Oregon Case Law Update: Oregon Expands Liability for Negligent Infliction of Emotional Distress
From the desk of Jeff Eberhard: Since 1986, Oregon has followed the impact rule in claims for negligent infliction of emotional distress. This rule prohibited recovery in claims for emotional distress unless the plaintiff was physically injured. In this case, the Oregon Supreme Court was asked to reject this rule and adopt another rule that would allow the plaintiffs to proceed when there was no physical impact. Read on to see how the Court addressed this issue.
Claims Pointer: In this negligence action arising out of a claim for emotional distress after two brothers witnessed the death of their seven-year-old brother caused by a negligent driver, the Oregon Supreme Court held that the plaintiffs stated a claim upon which relief could be granted, despite not being physically harmed. In so holding, the Court rejected the “impact rule” and the “zone of danger” test, adopting in their place the “bystander rule.” Plaintiffs now must (a) witness the event causing injury or death to a third person as it happens, and (b) be a close family member of the injured or deceased third person to recover in a claim for negligent infliction of emotional distress. The case may also allow additional cases to proceed for negligent infliction of emotional distress in cases where no one is physically injured.
Philibert v. Kluser, 360 Or 698 (December 22, 2016)
Three brothers, ages seven, eight and twelve, were crossing a street in a crosswalk with the walk signal when a driver negligently drove his pickup truck through the crosswalk, striking and killing the youngest boy. The two older boys narrowly avoided injury, but they suffered serious emotional injuries as a result of witnessing their brother’s death.
Through a guardian ad litem, the two surviving brothers (“Plaintiffs”) sued the driver, alleging negligence and seeking to recover for their emotional injuries, including severe emotional distress, depression, post-traumatic stress disorder, aggression, and severe anxiety. The driver, Dennis Kluser (“Kluser”), moved to dismiss their complaint for failure to state a claim upon which relief can be granted, arguing that because Plaintiffs were bystanders who were not physically injured by him, they could not recover for emotional distress. The trial court granted the motion, applying the “impact rule” from a 1986 Oregon Court of Appeals case, and the Court of Appeals affirmed. The Oregon Supreme Court granted review.
The Court began its analysis by noting that Oregon law permits recovery for emotional distress when the plaintiff is physically injured, when the defendant acted intentionally, or when a defendant negligently causes foreseeable emotional distress and also infringes on some other legally protected interest. At issue in this case is the latter theory of recovery.
The Court also noted that unlike physical harms, emotional harms occur frequently, and it is foreseeable that a countless number of people suffer emotional distress as a result of a single negligent act. For example, a negligent airline that causes the death of a beloved celebrity can foresee that the celebrity’s fans will sustain genuine emotional harm, but a court could not possibly permit recovery for every fan. Thus, foreseeability alone is insufficient to serve as a limit on the scope of liability for emotional injuries. As the Court stated, without some additional limiting principle, “permitting recovery for emotional injuries would create indeterminate and potentially unlimited liability.”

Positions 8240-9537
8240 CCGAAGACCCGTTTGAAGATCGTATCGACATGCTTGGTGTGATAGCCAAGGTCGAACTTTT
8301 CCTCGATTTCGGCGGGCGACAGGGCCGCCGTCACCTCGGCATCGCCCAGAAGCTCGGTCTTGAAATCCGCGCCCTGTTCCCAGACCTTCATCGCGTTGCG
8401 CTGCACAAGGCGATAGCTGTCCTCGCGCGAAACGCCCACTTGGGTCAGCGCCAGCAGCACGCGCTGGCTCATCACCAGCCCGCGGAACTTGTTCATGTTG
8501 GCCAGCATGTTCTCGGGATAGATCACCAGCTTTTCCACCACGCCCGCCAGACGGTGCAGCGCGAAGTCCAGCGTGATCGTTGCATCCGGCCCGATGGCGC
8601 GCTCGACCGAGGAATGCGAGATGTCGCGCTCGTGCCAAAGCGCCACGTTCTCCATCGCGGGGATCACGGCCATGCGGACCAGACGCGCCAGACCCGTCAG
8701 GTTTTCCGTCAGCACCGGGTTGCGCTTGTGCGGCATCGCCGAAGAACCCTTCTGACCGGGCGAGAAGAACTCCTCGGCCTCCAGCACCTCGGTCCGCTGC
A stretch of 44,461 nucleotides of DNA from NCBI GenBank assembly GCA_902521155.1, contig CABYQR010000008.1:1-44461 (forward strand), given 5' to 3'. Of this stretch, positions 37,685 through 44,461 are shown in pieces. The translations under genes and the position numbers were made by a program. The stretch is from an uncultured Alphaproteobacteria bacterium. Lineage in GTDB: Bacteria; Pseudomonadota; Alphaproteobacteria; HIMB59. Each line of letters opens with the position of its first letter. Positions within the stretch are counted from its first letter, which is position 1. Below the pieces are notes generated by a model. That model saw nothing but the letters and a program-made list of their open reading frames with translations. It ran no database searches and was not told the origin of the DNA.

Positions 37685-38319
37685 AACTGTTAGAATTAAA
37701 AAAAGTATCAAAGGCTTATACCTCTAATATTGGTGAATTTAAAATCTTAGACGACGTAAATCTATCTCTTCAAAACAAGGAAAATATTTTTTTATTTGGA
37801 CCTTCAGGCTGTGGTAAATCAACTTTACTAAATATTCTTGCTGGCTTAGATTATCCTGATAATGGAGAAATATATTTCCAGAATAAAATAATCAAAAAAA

Negligent Infliction of Emotional Distress
As stated above, Oregon common law allows recovery for foreseeable emotional damages when the defendant’s conduct “infringed some legally protected interest” other than causing the claimed distress. A legally protected interest in this context is “an independent basis of liability separate from the general duty to avoid foreseeable risk of harm.”
Oregon has allowed claims for negligent infliction of emotional distress in a number of contexts other than bodily injury when the harm was foreseeable and one of plaintiff’s legally protected interests was infringed. For example, in one prior case cited by the Philibert Court, a plaintiff’s claim for emotional distress was permitted when the plaintiff’s name was signed without his consent on a telegram to the governor. Hinish v. Meier & Frank Co., 166 Or 482 (1941). The plaintiff, an employee of the federal government, was prohibited by statute and US Civil Service Commission rules from engaging in political activities, and he alleged that the defendants jeopardized his job and pension by signing his name and sending the telegram. After reviewing decisions from other jurisdictions, the Court held that the plaintiff’s complaint stated a cause of action for breach of the plaintiff’s right of privacy because assuming the facts alleged to be true, the defendants appropriated the plaintiff’s name, personality, and influence without his consent and against his will and then “injected them into a political controversy.” They therefore violated the plaintiff’s right to privacy, and the plaintiff was permitted to proceed on that theory. Notably, the Court declined to allow the plaintiff to recover damages on the theory that the defendants endangered his position or his pension because they could not assume he would have been penalized given he did not send the telegram.
In another case, the Supreme Court upheld a father’s claim for emotional damages against a lawyer who delivered a passport to the mother that resulted in the mother leaving the country with the couple’s child. McEvoy v. Helikson, 277 Or 781 (1977). In doing so, the lawyer violated a court order to keep the passport until the father had custody of the child. The Court determined that when the judge issued that order, it was foreseeable that the mother might take the child with her back to Switzerland and that the primary purpose of the order was to protect plaintiff against the happening of that very danger.
In a third case, the Supreme Court determined that a plaintiff stated a claim for recovery of emotional distress damages when she alleged that police officers violated a statutory duty to arrest her ex-spouse, who later threatened her. Nearing v. Weaver, 295 Or 702 (1983). The plaintiff had a legally protected interest created by a statute designed to protect victims of domestic abuse.
And in a fourth case, the city of Burns, Oregon, mistakenly buried a husband’s remains in the wrong plot and then disinterred the remains and moved them to the proper plot without seeking permission from or notifying the wife. Hovis v. City of Burns, 243 Or 607 (1966). The Supreme Court allowed a claim for emotional damages on the basis of infringement of the right of a surviving spouse to have the remains of a deceased spouse undisturbed.